The first group is homogeneous and comprises 7 ER samples presenting with correlated amplifications of HIST1H2BC, HIST1H1T, HIS1H2AK, CSNK2B/CK2B, KAAG1, CCHCR1, SERPINB1 and IgKV, as well as correlated deletions of HRNPU and four LncRNAs: RP11-527D7.1, MTND4P10, MTND5P19 and RP4-580N22.2.

The second group is composed of 9 LR DLBCLs showing correlated amplifications of AMY2A, AADAC, MUC20, DVL3, SENP5, CPN2, and HES1 as well as correlated deletions of MTERF4, NFE2L2, GALNT5, ADSL and three LncRNAs: AC007879.6, AC092625.1, and AC019186.1.

Remaining ER and LR samples constituted a third group without specific CNV profiles and no recurrent events.

Evidence for recurrent events in relapsed DLBCLs.

Figure 4: Evidence for recurrent events in relapsed DLBCLs. Hierarchical clustering of 56 protein-coding genes CNVs and 25 LncRNAs CNVs identifies events associated with ER and LR DLBCLs. The heatmap shows recurrent CNVs in DLBCL patients and gives evidence of genetic aberration occurrences in ER and LR DLBCLs. In ER DLBCLs, HIST1H2BC, HIST1H1T, HIS1H2AK, CSNK2B/CK2B, KAAG1, CCHCR1, and IgKV3D-7 are co-amplified in the same patients. Accordingly, in LR DLBCLs, AMY2A, AADAC, MUC20, DVL3, SENP5, CPN2, and HES1 are co-amplified in the same patients. This figure was obtained using Cluster 3.0 and Java Treeview 3.0.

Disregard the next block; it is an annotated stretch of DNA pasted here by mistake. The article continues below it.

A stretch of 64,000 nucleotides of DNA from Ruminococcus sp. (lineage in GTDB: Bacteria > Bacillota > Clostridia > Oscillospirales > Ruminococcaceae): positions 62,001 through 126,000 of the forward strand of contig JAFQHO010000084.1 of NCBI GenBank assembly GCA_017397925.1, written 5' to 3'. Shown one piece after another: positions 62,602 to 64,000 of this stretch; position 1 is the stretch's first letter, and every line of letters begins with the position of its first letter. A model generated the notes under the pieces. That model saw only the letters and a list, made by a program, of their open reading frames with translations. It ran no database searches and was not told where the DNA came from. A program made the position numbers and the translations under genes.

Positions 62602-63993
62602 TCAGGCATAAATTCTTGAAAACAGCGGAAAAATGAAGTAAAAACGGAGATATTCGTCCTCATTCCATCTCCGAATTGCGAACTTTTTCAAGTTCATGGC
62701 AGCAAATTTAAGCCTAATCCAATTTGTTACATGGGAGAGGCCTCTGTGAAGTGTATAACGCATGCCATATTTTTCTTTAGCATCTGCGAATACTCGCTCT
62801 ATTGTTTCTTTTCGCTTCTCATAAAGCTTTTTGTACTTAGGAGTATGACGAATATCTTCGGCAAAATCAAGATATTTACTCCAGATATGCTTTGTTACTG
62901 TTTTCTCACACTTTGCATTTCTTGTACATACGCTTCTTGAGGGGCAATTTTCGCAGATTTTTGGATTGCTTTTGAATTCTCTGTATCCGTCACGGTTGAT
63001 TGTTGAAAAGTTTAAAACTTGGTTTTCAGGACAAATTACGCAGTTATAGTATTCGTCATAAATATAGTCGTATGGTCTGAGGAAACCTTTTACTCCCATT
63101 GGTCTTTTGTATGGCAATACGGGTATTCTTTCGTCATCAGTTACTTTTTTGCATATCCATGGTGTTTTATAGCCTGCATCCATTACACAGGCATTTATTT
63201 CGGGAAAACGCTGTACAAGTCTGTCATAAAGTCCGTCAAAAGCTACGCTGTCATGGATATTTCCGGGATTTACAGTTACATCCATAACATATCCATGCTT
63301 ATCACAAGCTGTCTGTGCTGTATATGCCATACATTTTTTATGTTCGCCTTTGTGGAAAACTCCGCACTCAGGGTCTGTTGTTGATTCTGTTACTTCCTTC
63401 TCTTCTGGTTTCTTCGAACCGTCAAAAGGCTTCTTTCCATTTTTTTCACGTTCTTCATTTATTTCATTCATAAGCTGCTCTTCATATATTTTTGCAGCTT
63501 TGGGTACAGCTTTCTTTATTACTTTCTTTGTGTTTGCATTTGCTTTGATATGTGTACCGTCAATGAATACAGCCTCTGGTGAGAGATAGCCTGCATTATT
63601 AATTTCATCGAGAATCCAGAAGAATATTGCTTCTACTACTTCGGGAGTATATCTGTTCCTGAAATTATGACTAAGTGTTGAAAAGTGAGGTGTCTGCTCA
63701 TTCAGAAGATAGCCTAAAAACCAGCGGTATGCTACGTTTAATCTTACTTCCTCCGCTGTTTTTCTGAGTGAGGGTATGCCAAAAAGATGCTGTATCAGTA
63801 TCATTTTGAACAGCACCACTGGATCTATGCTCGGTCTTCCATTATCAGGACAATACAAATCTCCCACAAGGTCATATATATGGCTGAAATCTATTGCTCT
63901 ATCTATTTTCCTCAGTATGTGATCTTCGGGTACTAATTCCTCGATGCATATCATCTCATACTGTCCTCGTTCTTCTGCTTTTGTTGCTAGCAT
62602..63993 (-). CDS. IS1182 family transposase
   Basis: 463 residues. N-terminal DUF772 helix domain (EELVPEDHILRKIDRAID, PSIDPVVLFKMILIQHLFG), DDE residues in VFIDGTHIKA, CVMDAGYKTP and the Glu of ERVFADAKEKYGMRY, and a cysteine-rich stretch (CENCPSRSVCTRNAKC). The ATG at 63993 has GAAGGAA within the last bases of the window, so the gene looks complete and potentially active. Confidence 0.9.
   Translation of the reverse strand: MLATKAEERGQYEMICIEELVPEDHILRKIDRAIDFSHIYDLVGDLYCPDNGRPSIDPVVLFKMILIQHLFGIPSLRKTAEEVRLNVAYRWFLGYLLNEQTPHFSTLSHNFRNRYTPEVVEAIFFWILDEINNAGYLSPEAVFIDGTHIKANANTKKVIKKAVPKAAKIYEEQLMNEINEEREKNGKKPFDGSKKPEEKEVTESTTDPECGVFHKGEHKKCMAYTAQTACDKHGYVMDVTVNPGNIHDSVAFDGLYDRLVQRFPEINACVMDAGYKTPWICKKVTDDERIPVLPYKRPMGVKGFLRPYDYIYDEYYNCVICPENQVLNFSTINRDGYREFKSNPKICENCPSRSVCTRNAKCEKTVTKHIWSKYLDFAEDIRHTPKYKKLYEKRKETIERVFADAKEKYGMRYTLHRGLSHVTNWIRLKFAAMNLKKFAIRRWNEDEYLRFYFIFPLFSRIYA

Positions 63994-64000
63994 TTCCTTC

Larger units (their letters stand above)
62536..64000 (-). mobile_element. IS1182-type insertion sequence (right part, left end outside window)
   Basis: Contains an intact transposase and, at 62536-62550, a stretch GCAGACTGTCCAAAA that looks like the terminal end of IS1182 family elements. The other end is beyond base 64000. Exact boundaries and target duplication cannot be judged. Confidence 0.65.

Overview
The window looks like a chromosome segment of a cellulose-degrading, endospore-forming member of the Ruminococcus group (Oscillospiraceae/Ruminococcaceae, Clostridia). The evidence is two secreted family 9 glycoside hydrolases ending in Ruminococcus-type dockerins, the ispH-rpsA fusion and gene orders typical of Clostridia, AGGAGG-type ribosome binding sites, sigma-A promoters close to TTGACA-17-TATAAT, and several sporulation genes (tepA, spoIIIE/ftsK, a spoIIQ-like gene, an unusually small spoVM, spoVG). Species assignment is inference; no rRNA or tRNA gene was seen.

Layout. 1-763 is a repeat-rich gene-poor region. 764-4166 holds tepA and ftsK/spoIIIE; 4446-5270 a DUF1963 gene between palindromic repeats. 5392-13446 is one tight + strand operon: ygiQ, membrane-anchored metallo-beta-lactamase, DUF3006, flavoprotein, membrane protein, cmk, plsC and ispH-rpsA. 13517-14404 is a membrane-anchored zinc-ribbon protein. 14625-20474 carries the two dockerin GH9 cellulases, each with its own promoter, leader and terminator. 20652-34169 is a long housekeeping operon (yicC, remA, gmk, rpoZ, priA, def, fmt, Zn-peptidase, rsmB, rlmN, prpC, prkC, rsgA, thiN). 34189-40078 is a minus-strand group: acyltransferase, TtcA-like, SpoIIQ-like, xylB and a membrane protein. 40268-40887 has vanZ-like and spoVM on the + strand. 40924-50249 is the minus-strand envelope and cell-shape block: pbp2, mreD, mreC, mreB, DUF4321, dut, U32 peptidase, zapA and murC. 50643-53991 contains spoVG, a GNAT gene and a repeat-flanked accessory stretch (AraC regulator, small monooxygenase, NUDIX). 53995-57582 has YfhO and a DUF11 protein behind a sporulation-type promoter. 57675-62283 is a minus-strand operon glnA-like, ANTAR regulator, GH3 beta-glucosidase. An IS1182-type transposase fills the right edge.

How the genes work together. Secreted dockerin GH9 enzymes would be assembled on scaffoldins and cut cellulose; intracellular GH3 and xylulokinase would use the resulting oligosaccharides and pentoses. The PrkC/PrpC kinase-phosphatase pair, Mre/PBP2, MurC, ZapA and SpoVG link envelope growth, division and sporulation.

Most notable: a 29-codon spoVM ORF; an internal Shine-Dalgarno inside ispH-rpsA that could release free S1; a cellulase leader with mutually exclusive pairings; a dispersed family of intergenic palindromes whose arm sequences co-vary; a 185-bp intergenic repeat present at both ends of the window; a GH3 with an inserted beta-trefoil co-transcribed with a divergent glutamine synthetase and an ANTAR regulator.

Impact of CNVs on gene expression

We examined the impact of CNVs on average gene expression level (AGEL) (Figure 5).

In ER DLBCLs, deletions of DIABLO were related to a decrease in its AGEL, with a fold change of 0.58 between deleted and normal samples (p = 5x10-4, Student’s t-Test). We observed the same correlation between deletions of the genes and decrease in their expression level for PTMS, HNRPU, and CSNK2B. Deletions of these three genes resulted in a decrease in their respective AGELs, with a fold change of 0.47, 0.71, and 0.53, respectively (p = 0.01, 0.02 and 0.03).

In LR DLBCLs, deletions of MTERF4 were related to a decrease in its AGEL, with a fold change of 0.51 between deleted and normal samples (p = 8x10-7). Accordingly, deletions of LGALS9C led to a decrease in AGEL compared to normal samples (fold change = 0.54; p = 0.05).

In the set of 36 genes, deletions of CDKN2A/B were related to a decrease in AGEL (fold change = 0.31; p = 0.07). Deletions of CD58 were also related to a decrease in AGEL (fold change=0.65; p = 0.08).

Consequences of relevant copy number variations on gene expression.

Figure 5: Consequences of relevant copy number variations on gene expression. Average gene expression was computed, according to relevant CNVs. CNVs affecting DIABLO, PTMS, HNRNPU, CSNK2B, MTERF4 and LGLAS9C have subsequent consequences on the expression levels of those genes. *: p < 5 x10-2; **: p < 10-2; ***: p < 10-3.

Discussion